Promises to Others


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“Promises to Others”  Second of a Series of sermons Sermon by Rev. Brian J. Kiely    

September 10, 2017

Reading

A Promise is a Promise  Frank Sonnenberg

Do you think before you make a promise to someone? What if you can’t deliver on your word? Does it really matter? The world isn’t going to come to an end, is it? Well, actually no, but have you considered . . .

Many people are pretty casual about making promises. As a result, promises are frequently made at the drop of a hat with no real intention of keeping them. “Let’s do lunch,” “I’ll call you later,” and “I’ll be there in five minutes” are all examples of throwaway promises that are frequently made but seldom kept. However, this casual attitude can have real consequences.

When you break a promise, no matter how small it may seem to you, alarm bells aren’t going to go off, but it can damage a relationship or your reputation. Think about it — when someone else breaks a promise to you, or gets caught in a lie, doesn’t that make you feel violated or cheated?  You can’t help wondering whether you were wrong to ever trust that person.

Getting away with a lie can also be dangerous because it fools liars into believing they’re invincible and that they have little chance of getting caught. Before you know it, lying can become a habit, forcing liars to spend precious time and energy keeping their stories straight. Once others learn about the lies, some people may forgive, but they surely won’t forget…

There was a time when keeping your word held special significance. We took great pride in being of good character. Personal integrity was both expected and valued. That was a time when everyone knew each other’s family, and you wouldn’t do anything that would cast a shadow on your family’s good name. It was a time when integrity was instilled in children at a very early age and was viewed as instrumental in achieving success. The truth is, our world may have changed, but the importance of integrity has not. While we may not know everyone in our own town, the world is still smaller than you think. Create some bad news and you’ll learn this for yourself.

Every time you give your word, you’re putting your honour on the line. You’re implying that others can place their trust in you because you value integrity and would never let them down. It goes without saying that if you don’t live up to your word, you may end up tarnishing your credibility, damaging your relationships, and defaming your reputation. Most importantly, you’ll be letting yourself down.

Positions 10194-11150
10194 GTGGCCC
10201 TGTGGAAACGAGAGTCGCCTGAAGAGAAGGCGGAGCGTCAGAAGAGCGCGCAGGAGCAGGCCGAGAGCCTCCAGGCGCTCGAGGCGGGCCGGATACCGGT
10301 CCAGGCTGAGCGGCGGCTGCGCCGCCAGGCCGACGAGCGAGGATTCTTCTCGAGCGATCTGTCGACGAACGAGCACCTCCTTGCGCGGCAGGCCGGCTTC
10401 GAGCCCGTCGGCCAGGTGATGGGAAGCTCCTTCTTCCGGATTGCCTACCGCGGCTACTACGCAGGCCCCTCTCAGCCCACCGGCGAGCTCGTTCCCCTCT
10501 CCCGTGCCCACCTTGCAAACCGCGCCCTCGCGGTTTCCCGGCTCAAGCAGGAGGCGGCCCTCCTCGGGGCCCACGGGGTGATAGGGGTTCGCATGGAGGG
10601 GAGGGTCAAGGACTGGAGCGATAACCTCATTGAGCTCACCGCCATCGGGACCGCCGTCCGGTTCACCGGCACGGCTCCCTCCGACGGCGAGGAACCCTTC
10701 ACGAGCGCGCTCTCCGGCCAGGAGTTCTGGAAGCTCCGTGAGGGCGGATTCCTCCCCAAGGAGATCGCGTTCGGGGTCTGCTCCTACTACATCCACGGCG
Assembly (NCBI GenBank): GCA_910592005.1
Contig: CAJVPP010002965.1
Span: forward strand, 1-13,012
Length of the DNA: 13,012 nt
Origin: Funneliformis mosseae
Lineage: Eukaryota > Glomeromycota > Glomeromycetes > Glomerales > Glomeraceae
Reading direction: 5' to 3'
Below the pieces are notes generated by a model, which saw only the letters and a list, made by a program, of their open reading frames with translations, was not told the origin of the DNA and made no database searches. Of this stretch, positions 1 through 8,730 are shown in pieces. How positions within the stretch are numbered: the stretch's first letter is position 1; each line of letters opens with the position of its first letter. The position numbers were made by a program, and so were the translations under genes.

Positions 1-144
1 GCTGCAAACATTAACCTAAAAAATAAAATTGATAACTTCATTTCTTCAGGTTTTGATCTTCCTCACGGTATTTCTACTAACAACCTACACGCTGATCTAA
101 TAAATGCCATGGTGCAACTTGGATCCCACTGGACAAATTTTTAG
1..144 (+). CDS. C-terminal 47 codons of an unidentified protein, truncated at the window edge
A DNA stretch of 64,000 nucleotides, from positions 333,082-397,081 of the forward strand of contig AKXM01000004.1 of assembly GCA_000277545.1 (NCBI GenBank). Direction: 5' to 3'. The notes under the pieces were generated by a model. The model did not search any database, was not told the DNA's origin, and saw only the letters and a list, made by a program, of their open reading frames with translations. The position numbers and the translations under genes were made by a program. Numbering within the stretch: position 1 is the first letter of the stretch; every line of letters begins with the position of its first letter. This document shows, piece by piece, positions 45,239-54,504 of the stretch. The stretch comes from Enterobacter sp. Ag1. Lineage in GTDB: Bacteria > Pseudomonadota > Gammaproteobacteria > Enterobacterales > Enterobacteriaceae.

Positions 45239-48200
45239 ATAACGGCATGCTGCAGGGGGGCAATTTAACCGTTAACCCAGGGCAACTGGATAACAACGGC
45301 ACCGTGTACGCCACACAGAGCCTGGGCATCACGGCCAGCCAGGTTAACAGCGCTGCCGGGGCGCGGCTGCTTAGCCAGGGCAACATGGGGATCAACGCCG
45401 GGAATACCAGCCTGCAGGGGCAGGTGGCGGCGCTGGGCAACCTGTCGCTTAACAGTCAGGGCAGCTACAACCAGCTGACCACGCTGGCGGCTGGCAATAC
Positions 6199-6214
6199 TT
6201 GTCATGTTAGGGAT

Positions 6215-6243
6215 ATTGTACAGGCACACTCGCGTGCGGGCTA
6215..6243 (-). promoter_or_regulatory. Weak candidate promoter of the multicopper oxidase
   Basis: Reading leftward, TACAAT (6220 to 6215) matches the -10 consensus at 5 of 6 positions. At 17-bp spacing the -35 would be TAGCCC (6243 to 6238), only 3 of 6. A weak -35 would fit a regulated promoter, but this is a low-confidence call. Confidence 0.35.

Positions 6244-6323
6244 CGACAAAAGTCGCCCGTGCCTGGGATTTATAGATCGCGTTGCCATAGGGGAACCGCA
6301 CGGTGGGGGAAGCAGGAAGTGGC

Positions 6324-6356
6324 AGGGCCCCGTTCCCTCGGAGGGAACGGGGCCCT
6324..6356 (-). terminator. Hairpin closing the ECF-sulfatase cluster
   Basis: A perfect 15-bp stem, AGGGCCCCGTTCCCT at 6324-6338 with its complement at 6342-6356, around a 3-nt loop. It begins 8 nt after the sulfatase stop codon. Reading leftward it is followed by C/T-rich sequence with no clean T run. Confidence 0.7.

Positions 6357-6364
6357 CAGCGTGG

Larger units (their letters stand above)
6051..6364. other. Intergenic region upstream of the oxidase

But . . . when you operate with complete integrity, what you say will be taken at face value, your intentions will be assumed honourable, and your handshake will be as good as a contract. Most importantly, you can take great pride in the standards that you’ve set for yourself and sleep well at night knowing that your conscience is clear. As for others . . . just when they think they’re fooling the world, they’ll realize that they’re only fooling themselves. A promise is a promise after all.

Sermon

At the end of the month our Jewish friends celebrate their highest of Holy Days, Yom Kippur.  It is the Day of Atonement, the day of making up for broken promises, for dealing with good intentions that failed, for making things right.  It is about becoming whole again, becoming at-one, if you will.

As we delve deeper into the promises we make and those made to us, the Jewish tradition offers some interesting concepts on forgiveness.  They differ dramatically from Christian practices.  In order to atone for sin, the good Jew must go to the person who has been wronged and ask forgiveness directly.

Now, think about that for a moment.  You have broken a promise to someone, perhaps hurt them quite badly even if you had not intended to do so.  And you know it.  I expect most of us know that sick feeling we can get when we have failed someone, especially if they are close to us.  But fessing up to it is hard.  It can require courage sometimes.  The good Jew has to go and connect directly with the wronged party, face the potential of their anger, feel the burning shame of confession and be prepared to do what is possible to make things right.  That’s hard!

The alternative is walking away with this piece of you unfixed, unhealed.  Assuming it happens more than once, you get a person who is increasingly isolated, increasingly cut off from community and affection.  Correcting our course, getting back on the right path is a key to spiritual and mental health.

But what happens if the wronged party is not ready to forgive?  Tradition says you must approach them three times asking forgiveness.  If you are refused each time, then and only then can you seek forgiveness from God.

This reminds us that promise making and breaking are two way streets. At least two people are involved when promises are made to others.  I might screw up and fail to deliver on a promise for all kinds of reasons, and I might feel genuinely sorry for my actions.  But forgiveness goes both ways.  The wronged party has to get past their hurt, be be able to forgive and move on.  That can be hard, too.  Some people can get so wrapped up in the broken promise that they get trapped by it.  Some people simply cannot get past the hurt. They can wear it like a badge of honour or an oddly comforting blanket. I don’t know if that’s a good thing or a bad thing, but should it stop the offender from moving on?

Judaism says no, that three tries three genuine tries is enough.  The Jewish tradition recognizes that just as you had no right to harm in the first place, the hurt party has no right to hold the repentant promise breaker hostage.  Some relationships cannot be mended after the breaking of a pledge.  That’s just the way it is.  There is no judgement on either party in this ‘three tries’ practice, but rather a very human acknowledgement that we all have challenges in our lives and all meet them differently.

The expectation is that we have a chance to learn, grow and move toward living better lives having been changed by the experience. Forgiveness is available to all who have genuinely tried to atone.

Directly seeking forgiveness up to three times seems like a pretty arduous regime to me, certainly worse than my Catholic upbringing where I confessed anonymously to a priest, said a few prayers and was absolved.  Or other Christian traditions where a general confession prayer at church seems to cover it.  This Jewish thing has consequences!